I was wrong to describe it [earlier] as out of print, since it’s available in the US from Lynne Rienner Publishers here. LRP do have a London office too; the two Kanafani books I link to below are available from their UK distributors here. [I’m correcting my original post which criticised the lack of an equivalent British publisher. Does it matter in our cowardly new world? I think it does actually, yes.]
Men in the Sun [Rijal fi-al-shams [1962/3] was one of the first books by a Palestinian writer I read; entry point, beginning. I admired it first time up but wasn’t able to get a real hold on it or place it in a wider [Palestinian] literature.
I expect that this is a common experience in general, although if Mourid Barghouti‘s classic memoir I Saw Ramallah is a similar entry point for many today -as anecdotal experience suggests- the effect will also differ. MB’s book is more self-contained in this sense, its brilliant opening chapter The Bridge carries the voice of these men in the sun [amongst many others and much else] back home. Readers familiar with both will, I hope, forgive the purposive crudity of such an analogy.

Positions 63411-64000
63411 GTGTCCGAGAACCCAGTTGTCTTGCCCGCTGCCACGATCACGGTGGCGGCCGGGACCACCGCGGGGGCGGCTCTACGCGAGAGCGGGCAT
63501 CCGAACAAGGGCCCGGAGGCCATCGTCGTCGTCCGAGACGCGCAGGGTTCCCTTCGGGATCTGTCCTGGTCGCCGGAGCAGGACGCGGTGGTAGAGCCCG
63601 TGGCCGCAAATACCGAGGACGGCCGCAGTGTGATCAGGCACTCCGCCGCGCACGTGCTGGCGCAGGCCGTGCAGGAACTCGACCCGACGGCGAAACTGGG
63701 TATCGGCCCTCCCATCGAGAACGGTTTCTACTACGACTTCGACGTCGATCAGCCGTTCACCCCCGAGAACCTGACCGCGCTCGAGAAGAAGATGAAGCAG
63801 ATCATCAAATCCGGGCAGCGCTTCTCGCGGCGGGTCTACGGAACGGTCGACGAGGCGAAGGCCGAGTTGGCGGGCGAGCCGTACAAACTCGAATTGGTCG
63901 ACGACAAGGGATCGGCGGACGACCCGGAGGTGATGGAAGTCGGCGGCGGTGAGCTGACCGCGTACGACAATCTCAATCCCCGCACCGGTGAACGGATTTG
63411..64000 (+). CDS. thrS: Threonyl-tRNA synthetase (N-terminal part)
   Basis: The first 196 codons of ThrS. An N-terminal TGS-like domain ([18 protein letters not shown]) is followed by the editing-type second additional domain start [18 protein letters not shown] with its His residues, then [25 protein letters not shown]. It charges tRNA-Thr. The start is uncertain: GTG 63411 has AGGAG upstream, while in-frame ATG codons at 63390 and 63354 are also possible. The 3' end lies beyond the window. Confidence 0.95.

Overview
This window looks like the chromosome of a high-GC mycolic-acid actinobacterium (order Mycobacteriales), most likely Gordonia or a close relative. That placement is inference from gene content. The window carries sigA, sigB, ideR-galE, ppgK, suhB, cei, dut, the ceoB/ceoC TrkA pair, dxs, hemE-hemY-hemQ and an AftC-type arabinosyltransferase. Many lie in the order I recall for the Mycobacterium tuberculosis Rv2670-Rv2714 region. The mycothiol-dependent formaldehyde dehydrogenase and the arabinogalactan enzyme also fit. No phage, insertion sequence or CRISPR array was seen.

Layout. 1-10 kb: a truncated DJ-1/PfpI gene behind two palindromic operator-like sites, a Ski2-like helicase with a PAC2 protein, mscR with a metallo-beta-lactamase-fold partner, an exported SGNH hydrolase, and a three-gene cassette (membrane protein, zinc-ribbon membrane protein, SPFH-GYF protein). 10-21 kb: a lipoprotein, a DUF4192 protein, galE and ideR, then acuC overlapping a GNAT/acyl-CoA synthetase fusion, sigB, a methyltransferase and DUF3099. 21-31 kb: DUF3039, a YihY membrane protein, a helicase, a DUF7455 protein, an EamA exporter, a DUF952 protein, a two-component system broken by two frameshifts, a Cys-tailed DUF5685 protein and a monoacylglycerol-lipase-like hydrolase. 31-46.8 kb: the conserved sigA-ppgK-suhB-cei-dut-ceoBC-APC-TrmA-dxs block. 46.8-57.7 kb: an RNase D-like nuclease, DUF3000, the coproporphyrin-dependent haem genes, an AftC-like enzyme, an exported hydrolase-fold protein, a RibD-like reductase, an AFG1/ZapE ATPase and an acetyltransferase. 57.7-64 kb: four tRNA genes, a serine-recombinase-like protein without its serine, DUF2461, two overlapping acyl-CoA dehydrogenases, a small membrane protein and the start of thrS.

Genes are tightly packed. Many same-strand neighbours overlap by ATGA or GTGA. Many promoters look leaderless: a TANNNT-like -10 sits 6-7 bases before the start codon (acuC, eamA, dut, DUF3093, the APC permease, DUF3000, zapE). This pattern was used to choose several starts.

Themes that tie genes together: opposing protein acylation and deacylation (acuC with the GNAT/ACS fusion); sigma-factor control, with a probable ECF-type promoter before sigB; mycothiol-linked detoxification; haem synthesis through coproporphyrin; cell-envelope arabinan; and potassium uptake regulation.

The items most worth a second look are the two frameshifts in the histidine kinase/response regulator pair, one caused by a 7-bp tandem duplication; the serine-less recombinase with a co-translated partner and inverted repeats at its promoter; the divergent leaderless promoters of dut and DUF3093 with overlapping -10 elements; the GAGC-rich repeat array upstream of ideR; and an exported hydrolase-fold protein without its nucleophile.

I re-read Men in the Sun recently in a slim and very simply produced Heinemann/Three Continents Press edition [it first arrived in English in American University of Cairo Press, AUC, whose excellent back- and ongoing list is emerging through the wonderful Arabia Books in the UK] I was almost shocked by just how good it is; beautifully spare prose, precise and haunting altogether and, so far as I can tell, very well translated by Hilary Kilpatrick.
So why did I have to rely on the British Library to read it? I ask the question still even though my persisting with it did elicit a link to its blameless distributor in London through its entirely admirable publisher based in Boulder, Colorado. I leave it to you to decide or tell me whether it makes any difference…